Four Samford University students flew from the Atlanta airport on Monday, Feb. 1, bound for Greece and a mission experience they all see as an opportunity of a lifetime.
For three months, the Samford Global Missions Scholars will be among the first people that Syrian refugees meet when they disembark from their flimsy rafts onto the Greek island of Lesbos. The refugees are arriving by the thousands with almost nothing after crossing the Aegean Sea from Turkey on their way to a hoped-for better life in Northern Europe.
“Our team has an incredible opportunity to love and serve these people in the name of Jesus in their most vulnerable and desperate situation,” said Lindsey Brodt, who expects to help distribute water, food, blankets and anything else that the refugees need.
“From what we’ve heard, a lot of them just want someone to listen to their stories. We have the hope of Christ, and we are going to share that with those that we encounter,” said Brodt, a junior English major from Mandeville, Louisiana.
The team from Samford also includes James Barker, Parker Millican and Morgan Ramsey.
They are working through Greater European Mission, a nondenominational mission agency that is responding to the current humanitarian crisis in Greece by ministering to the physical and spiritual needs of refugees.
Reports from a United Nations refugee agency indicate that as of December, 800,000 refugees had arrived in Greece during 2015. Most of them, possibly about 70 percent, were fleeing conflict in Syria. Others come from Afghanistan and Iraq. Lesbos, known principally as a tourist spot, is the point of entry before the refugees take a ship to the mainland.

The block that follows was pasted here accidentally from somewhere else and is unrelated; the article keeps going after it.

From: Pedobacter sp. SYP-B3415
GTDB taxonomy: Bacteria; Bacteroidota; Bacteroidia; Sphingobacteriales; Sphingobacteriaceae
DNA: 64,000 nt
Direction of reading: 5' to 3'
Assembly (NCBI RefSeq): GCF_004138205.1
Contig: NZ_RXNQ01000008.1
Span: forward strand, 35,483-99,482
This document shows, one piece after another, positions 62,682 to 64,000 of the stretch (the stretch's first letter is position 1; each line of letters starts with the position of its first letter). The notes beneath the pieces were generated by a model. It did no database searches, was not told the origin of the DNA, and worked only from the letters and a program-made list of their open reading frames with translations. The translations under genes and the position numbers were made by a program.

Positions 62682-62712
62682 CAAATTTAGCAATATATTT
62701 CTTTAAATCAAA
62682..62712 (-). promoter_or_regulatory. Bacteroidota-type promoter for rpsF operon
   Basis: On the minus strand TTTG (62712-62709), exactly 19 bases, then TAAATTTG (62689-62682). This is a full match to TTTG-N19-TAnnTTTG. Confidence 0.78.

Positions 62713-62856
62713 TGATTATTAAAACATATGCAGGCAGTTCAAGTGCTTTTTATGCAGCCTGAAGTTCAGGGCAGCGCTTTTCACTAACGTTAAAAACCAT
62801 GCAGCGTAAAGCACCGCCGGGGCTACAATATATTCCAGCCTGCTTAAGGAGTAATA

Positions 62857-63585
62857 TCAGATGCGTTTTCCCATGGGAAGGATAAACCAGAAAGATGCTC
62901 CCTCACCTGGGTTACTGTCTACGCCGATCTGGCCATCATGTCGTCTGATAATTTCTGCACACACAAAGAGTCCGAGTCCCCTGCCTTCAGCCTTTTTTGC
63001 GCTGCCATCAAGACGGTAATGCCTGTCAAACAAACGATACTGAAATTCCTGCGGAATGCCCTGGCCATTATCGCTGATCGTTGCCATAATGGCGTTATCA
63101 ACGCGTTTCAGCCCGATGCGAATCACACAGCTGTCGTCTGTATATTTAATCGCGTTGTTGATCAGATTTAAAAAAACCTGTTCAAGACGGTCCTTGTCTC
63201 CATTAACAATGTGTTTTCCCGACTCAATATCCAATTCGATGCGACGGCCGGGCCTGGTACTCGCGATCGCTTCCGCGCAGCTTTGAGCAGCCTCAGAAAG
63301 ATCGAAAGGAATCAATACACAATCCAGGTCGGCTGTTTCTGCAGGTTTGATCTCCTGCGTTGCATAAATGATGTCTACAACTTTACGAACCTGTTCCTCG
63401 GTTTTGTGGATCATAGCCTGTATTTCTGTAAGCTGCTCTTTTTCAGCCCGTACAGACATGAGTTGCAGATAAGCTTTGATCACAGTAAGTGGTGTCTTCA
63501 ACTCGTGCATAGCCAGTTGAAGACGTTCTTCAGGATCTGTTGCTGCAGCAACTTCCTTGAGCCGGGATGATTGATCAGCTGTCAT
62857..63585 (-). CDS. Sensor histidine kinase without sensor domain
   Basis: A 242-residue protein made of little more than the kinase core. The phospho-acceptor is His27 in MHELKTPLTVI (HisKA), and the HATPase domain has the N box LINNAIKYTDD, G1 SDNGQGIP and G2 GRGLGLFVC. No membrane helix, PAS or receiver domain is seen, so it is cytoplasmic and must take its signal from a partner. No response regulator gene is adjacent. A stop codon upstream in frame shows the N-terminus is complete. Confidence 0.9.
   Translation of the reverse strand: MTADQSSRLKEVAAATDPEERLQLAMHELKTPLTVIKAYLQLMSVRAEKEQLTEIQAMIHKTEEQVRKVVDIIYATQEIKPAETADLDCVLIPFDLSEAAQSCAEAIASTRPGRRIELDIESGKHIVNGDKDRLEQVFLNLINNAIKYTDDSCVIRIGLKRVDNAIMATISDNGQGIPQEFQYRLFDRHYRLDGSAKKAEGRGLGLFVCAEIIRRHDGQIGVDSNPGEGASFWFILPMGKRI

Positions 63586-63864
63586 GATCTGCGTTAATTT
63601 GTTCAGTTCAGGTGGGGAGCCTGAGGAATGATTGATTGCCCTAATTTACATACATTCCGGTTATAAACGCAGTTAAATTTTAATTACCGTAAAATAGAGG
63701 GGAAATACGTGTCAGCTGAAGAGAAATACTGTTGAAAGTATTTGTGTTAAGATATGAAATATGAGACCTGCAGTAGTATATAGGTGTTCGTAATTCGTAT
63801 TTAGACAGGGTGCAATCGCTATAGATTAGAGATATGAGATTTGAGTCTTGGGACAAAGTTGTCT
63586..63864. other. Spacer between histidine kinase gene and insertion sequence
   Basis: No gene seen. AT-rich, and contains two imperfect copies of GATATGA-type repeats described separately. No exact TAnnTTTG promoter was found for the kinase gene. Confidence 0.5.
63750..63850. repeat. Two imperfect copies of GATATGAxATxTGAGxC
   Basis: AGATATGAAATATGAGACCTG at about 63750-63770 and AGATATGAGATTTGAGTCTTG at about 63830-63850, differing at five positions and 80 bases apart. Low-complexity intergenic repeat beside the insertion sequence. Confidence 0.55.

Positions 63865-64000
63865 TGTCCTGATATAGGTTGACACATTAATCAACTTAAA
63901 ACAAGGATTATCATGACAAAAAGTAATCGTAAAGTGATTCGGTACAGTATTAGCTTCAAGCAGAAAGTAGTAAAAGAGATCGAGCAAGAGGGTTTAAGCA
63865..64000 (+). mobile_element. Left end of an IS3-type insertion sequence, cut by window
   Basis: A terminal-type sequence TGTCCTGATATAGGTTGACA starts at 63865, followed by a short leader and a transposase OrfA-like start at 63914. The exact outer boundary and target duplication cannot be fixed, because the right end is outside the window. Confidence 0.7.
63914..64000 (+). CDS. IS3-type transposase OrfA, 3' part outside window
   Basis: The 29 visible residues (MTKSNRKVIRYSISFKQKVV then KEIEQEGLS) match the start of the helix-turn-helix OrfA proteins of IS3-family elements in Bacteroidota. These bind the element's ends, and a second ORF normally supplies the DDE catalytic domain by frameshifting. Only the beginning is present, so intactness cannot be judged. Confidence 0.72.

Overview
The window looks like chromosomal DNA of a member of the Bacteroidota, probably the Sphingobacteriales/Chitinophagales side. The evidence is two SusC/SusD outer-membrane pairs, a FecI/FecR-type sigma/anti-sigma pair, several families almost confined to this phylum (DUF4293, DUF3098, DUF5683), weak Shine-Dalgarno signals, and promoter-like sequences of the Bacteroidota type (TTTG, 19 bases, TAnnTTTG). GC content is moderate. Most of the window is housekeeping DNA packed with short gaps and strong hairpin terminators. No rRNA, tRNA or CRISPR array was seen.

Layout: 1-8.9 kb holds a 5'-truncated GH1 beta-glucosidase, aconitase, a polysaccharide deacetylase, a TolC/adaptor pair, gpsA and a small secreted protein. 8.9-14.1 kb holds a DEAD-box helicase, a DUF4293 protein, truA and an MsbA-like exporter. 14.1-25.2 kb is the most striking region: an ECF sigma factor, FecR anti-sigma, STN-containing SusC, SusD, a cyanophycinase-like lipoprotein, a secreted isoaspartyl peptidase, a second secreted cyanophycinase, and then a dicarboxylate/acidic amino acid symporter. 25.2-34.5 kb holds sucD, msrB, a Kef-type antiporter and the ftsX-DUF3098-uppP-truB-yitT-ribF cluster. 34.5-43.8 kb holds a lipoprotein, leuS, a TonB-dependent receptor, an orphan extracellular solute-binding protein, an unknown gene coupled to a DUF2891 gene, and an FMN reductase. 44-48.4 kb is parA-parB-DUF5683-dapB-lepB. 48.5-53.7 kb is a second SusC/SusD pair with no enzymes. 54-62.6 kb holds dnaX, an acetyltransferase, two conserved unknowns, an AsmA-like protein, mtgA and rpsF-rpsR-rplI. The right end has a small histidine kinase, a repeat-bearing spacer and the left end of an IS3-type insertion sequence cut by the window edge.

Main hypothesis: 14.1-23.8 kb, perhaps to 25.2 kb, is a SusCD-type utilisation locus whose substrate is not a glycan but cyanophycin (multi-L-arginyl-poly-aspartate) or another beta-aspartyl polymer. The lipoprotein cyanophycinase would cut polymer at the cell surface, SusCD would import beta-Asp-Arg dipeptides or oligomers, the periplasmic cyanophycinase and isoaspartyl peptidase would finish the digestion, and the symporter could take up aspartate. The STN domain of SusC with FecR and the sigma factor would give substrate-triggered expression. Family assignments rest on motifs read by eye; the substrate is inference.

The students learned about the opportunity during a meeting led by Samford Minister to Students Renee Pitts last fall. As Global Mission Scholars, they have used their calling to global missions to participate in many summer and short-term mission efforts.
“These students are so eager to serve. They don’t think about barriers in the same way that most people do,” said Pitts, who directs the Global Missions Scholarship Program. “Serving the Lord is their primary filter. They think about possibilities rather than why they can’t do something.”
Ramsey, for example, sees the Syrian refugee crisis as “something unique that God has handcrafted for this specific time, for a specific generation.
“It is interesting that we as believers have prayed for opportunities to reach these people, and now God has removed the borders and given us this amazing chance to reach them and tell them about the Good News,” said Ramsey, who graduated in December with a degree in global studies. She has served five summers at a Christian camp in Ecuador, and has also done mission work in Guatemala, Mexico and Uganda.
For Barker, a sophomore business major from Cleveland, Georgia, Greece has been a calling since high school. He worked with refugee men in Athens two years ago, and when the current situation came up, he couldn’t say no.
“This is a great opportunity to share the gospel with a people group that hasn’t heard it because of an oppressive war-torn country they lived in,” said Barker, who has also been on seven short-term trips to Mexico. “God moves as people move!”
Millican is also a veteran of numerous mission trips, including five two-week trips to Kenya, but this trip, which ends the end of April, will be his longest. It will be well worth the time, he believes.
“These are people living the worst days of their lives, and we will be doing whatever we can to help,” said Millican. “If that means handing out fruit and water, then that’s what we’ll do. If we need to sit and listen to them, we will do that.”
Except for Ramsey, the December graduate, each volunteer will miss a semester of school to assist the refugees. All say they plan to keep on their graduation schedule by taking extra courses in the summer or during a semester.